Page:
A CFO at one of our clients famously said “It’s like finding dollar bills lying in the street. The ROI is enormous and the effort tiny.” We want more companies to realize this. We want every company that has high volume transactions where its not immediately apparent what to do about those transactions to build decisioning systems to make those decisions on their behalf.
What’s your advice for the businesses that are trying to adapt to this economic climate?
Deliver value quickly and remember that you can’t tell people things, you have to show them. We try and deliver complete, working decisioning solutions in 12-14 weeks. This lets companies see how the approach will generate value for them, and quickly clarifies the changes that will be required to truly take advantage of the approach. With more people working remotely, it’s harder to build the personal relationships that might give you more time. Manage the scope, think holistically about the whole solution and deliver quickly.
Please name a few technologies which have the greatest impact on your business.
Like most companies we take a lot of advantage of tools like Zoom, Microsoft Teams and the MIRO virtual white board. We’ve replaced in person design sessions entirely thanks to them and we could not operate in the current circumstances without them.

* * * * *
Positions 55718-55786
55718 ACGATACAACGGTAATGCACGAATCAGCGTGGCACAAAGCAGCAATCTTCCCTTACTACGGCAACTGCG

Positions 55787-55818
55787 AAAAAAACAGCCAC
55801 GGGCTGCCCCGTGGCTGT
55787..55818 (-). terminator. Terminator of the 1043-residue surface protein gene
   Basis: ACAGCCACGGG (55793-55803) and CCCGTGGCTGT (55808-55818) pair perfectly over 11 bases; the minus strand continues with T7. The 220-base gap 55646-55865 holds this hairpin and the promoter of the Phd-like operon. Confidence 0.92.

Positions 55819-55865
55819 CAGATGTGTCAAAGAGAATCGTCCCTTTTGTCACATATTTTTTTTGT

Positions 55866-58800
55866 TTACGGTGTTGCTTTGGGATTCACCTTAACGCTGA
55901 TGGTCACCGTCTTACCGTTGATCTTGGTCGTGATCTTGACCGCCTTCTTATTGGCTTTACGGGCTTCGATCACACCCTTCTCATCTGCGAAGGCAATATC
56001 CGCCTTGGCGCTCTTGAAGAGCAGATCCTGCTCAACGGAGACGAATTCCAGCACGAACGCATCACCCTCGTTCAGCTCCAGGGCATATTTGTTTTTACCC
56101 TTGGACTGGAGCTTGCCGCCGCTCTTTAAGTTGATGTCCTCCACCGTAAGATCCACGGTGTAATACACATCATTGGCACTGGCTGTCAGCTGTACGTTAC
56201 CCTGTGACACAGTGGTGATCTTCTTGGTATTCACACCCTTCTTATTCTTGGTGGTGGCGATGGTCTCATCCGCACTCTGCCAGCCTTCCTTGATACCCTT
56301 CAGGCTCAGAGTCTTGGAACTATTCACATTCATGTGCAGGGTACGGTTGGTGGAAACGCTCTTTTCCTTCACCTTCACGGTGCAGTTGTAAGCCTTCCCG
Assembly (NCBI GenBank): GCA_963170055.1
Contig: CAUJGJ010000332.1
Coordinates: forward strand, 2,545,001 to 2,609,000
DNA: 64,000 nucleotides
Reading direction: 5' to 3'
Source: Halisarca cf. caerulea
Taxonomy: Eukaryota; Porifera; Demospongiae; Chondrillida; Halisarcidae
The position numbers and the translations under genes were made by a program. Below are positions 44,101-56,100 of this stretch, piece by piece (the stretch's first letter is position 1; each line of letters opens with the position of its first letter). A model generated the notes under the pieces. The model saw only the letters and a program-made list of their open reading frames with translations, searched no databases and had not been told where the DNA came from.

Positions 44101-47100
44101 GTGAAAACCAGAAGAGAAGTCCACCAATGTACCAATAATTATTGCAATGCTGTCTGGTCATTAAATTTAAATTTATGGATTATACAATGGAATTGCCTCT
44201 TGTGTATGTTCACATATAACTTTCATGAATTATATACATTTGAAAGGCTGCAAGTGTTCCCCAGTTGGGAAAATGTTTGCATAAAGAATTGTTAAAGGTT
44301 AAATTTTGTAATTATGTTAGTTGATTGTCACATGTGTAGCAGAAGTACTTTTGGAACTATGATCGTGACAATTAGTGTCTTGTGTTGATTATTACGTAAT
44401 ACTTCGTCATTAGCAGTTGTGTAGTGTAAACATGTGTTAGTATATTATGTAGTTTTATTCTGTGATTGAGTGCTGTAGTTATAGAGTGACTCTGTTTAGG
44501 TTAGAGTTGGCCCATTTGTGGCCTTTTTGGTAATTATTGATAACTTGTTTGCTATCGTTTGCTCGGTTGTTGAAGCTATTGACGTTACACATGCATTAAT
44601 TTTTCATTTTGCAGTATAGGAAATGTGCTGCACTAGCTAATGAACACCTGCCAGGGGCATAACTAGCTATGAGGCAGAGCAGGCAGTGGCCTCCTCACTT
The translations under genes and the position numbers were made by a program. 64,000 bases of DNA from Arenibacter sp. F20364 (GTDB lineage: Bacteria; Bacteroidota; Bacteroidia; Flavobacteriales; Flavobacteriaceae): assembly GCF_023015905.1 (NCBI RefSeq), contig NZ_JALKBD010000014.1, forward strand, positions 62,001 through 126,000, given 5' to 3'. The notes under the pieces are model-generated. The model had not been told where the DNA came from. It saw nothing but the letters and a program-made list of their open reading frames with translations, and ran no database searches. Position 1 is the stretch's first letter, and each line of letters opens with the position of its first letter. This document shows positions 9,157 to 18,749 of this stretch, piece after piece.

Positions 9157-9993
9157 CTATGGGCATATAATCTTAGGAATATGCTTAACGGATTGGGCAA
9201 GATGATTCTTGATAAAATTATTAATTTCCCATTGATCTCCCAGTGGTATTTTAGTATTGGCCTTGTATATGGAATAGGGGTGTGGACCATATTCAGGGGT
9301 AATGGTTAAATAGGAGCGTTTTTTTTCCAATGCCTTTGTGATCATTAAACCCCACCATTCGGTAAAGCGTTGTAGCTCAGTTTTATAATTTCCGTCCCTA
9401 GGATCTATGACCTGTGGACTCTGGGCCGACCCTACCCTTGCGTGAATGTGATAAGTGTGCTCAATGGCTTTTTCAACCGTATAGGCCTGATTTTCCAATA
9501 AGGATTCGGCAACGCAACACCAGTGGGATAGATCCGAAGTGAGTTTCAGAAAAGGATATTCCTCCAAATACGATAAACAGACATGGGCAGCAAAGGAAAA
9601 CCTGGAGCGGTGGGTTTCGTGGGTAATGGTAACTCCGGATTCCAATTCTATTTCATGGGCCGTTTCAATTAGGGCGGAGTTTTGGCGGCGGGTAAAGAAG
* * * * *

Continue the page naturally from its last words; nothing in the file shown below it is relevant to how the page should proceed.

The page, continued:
Being able to deploy the machine learning, artificial intelligence and business rules technologies we use to a wide range of private and public clouds is also critical. With resources working in many time zones and clients similarly widespread, cloud computing and remote access are essential.
What books do you have on your nightstand?
Well my kindle app is really what’s on my nightstand.
That said, I do have a copy of Marcus Aurelius’ Mediations close to hand for when I need a stoic boost.
Because of the current economic climate our publication has started a series of discussions with professional individuals meant to engage our readers with relevant companies and their representatives in order to discuss their involvement, what challenges they have had in the past and what they are looking forward to in the future. This sequence aims to present a series of experiences, recent developments, changes and downsides in terms of their business areas, as well as their goals, values, career history, the high-impact success outcomes and achievements.